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Discover contemporary sewing artist Vicki Andros

Vicki Andros shows some of her work. (Submitted photo)

Vicki Andros shows some of her work. (Submitted photo)

With the simple convenience of buying clothing and accessories at the nearest department store or website, fewer people are taking an interest in handmade wearables. But for Vicki Andros, who has always had a passion for fabric and fiber arts, there’s always something new to explore.

“I’ve always been interested in sewing,” she said.

When asked how she parlayed that interest into an art form, Andros said she liked to sew, but she wasn’t quite as interested in following patterns.

“I would always have to put my own spin on it,” she said. “I always wanted to change it a little.”

Born in upstate New York, Andros moved with her family to Phoenix when she was six years old and relocated to Williams 15 years ago.

Andros was selected as one of two artists of the month at the Williams Gallery. She has a wide variety of creative stitching on display, including embroidered coin purses, lacy earrings, and one of her favorites – a one-of-a-kind journal cover that incorporates layers of fabric stitched together in a crazy pattern, including an iconic sign from some Route 66 fabric Andros found. There’s also an assortment of beaded accessories made on Andros’ tiny bead loom.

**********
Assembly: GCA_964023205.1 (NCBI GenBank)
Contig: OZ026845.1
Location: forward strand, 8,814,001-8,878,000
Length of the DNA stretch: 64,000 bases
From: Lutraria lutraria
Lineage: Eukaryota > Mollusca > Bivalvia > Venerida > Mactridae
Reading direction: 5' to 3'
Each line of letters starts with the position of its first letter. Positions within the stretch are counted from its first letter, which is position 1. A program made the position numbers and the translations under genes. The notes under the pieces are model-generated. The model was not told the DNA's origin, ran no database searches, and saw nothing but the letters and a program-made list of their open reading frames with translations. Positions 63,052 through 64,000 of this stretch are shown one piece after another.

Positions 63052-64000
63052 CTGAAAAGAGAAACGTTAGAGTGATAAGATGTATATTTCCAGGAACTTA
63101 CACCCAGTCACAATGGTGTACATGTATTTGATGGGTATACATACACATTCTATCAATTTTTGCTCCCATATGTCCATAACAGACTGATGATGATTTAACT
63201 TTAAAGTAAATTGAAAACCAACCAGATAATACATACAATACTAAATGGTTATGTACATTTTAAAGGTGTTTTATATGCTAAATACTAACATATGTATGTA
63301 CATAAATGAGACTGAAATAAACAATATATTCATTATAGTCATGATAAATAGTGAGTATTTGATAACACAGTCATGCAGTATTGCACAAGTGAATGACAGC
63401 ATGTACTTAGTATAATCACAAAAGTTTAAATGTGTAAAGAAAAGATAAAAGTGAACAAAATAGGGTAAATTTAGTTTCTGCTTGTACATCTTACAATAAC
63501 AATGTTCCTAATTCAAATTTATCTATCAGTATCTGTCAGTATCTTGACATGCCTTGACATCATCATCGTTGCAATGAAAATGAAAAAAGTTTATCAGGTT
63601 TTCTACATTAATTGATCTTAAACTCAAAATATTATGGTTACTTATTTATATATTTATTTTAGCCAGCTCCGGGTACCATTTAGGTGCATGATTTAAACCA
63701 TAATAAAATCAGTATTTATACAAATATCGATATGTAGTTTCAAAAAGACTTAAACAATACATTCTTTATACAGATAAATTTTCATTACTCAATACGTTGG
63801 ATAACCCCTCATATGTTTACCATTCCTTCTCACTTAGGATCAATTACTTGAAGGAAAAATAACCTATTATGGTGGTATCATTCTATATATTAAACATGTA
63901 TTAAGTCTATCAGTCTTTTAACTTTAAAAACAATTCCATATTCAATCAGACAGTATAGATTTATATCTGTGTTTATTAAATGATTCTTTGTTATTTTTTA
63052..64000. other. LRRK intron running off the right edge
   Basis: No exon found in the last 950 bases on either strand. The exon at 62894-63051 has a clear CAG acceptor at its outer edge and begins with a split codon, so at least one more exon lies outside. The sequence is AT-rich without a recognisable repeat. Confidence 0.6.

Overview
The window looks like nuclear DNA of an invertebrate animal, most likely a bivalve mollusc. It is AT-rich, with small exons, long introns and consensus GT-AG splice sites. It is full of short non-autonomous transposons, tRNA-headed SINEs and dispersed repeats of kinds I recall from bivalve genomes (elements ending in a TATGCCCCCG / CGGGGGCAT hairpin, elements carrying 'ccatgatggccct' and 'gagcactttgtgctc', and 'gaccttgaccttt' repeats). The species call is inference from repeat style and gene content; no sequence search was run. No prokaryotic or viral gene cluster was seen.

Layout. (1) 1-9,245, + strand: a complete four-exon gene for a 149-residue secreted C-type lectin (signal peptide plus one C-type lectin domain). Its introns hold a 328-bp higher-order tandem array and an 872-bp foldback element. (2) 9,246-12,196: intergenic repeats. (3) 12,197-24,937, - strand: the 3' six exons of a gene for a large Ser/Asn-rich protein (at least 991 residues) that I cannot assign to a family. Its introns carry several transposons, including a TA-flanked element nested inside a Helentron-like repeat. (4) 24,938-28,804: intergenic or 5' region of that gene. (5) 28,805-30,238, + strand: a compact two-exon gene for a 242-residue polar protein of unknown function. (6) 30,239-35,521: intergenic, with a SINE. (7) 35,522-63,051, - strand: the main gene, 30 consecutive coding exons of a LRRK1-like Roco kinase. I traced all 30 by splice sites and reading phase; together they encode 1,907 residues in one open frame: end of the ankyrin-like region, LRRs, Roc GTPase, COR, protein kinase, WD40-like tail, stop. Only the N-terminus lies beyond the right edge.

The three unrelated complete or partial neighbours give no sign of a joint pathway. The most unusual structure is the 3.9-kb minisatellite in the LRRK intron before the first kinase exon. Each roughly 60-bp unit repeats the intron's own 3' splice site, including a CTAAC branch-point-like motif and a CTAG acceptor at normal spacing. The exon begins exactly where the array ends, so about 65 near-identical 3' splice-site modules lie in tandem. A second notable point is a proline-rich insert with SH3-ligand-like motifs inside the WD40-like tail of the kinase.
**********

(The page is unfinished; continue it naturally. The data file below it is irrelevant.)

Speaking of looms, Andros has five – that’s where her true passion lies. She’s been focused on weaving for the past year. Andros said her favorite piece on display is a soft, violet shawl, which was created on one of her looms. One of the things she enjoys most is finding new or innovative ways to use looms, each of which was designed for a specific purpose. That includes woven coasters, and even tiny woven earrings created on a loom primarily designed for making straps.

Andros recently added a new loom to her collection, this one nowhere near tiny.

“It’s been in my husband’s family for about a hundred years,” she said. “It was designed to make rag rugs.”

She and her husband recently hauled the family heirloom to Arizona from Illinois. She plans to refurbish it and begin making the rag rugs popular around the 1920s. Aside from making rugs, Andros plans to find new uses for the mammoth loom.

“I’m really excited to get started,” she said.

Unlike many artists, Andros prefers to devote her time to one project at a time from concept to completion. Aside from sewing itself, Andros also enjoys searching for the perfect fabric that jums out at her, especially if it involves bright colors.

Like all artists with displays at the Williams Gallery co-op, Andros works two shifts per month. Her items can be found at the front of the store throughout the month of September, as well as her regular display on the lefthand side of the store.

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